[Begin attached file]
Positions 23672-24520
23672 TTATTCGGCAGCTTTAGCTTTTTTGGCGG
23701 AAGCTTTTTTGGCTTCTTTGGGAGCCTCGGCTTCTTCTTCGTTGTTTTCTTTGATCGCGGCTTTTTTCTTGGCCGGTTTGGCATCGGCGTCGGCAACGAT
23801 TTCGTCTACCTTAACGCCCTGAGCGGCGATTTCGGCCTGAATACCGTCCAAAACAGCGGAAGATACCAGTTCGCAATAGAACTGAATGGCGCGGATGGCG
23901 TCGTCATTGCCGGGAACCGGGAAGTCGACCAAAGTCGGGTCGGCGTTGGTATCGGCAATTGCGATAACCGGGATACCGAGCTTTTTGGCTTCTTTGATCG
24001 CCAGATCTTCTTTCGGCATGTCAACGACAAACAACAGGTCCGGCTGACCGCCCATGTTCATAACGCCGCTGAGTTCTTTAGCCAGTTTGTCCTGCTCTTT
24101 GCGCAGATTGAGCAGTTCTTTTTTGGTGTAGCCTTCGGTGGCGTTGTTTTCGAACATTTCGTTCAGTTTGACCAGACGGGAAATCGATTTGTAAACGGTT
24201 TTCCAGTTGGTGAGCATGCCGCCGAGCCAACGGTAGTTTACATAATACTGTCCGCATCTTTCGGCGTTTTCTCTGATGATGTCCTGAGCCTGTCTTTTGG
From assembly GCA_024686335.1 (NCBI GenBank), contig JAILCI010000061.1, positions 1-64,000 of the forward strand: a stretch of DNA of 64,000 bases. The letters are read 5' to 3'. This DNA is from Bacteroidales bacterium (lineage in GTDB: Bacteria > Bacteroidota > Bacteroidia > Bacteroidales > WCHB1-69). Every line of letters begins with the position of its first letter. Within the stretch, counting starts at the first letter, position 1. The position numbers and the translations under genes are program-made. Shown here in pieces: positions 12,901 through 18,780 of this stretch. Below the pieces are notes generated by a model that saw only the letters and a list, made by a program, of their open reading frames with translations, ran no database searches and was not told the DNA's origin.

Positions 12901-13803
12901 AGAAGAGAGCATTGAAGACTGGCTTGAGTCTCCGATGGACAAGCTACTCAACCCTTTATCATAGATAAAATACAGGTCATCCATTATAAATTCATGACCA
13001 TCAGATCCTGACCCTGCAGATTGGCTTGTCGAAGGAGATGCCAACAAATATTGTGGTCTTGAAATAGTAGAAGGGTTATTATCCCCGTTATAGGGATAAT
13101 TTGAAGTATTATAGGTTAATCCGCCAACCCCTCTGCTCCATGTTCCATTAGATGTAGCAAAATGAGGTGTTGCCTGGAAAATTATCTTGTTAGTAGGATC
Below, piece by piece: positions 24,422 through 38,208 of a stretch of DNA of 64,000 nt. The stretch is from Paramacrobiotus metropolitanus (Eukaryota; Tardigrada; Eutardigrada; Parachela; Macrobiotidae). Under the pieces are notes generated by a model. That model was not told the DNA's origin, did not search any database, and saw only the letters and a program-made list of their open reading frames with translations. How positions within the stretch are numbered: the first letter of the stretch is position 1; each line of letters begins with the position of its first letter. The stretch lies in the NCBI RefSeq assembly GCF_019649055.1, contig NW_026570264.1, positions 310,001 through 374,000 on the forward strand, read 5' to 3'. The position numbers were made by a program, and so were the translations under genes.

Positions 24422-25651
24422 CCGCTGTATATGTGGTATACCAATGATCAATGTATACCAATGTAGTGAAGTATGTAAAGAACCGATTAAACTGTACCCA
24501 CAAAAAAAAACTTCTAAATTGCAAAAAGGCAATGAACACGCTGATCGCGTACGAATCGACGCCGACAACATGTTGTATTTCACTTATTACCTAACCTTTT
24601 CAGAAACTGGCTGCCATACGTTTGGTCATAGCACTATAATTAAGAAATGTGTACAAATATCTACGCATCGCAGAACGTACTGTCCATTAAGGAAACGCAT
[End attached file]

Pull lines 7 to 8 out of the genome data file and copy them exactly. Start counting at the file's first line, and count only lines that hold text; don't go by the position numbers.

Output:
24101 GCGCAGATTGAGCAGTTCTTTTTTGGTGTAGCCTTCGGTGGCGTTGTTTTCGAACATTTCGTTCAGTTTGACCAGACGGGAAATCGATTTGTAAACGGTT
24201 TTCCAGTTGGTGAGCATGCCGCCGAGCCAACGGTAGTTTACATAATACTGTCCGCATCTTTCGGCGTTTTCTCTGATGATGTCCTGAGCCTGTCTTTTGG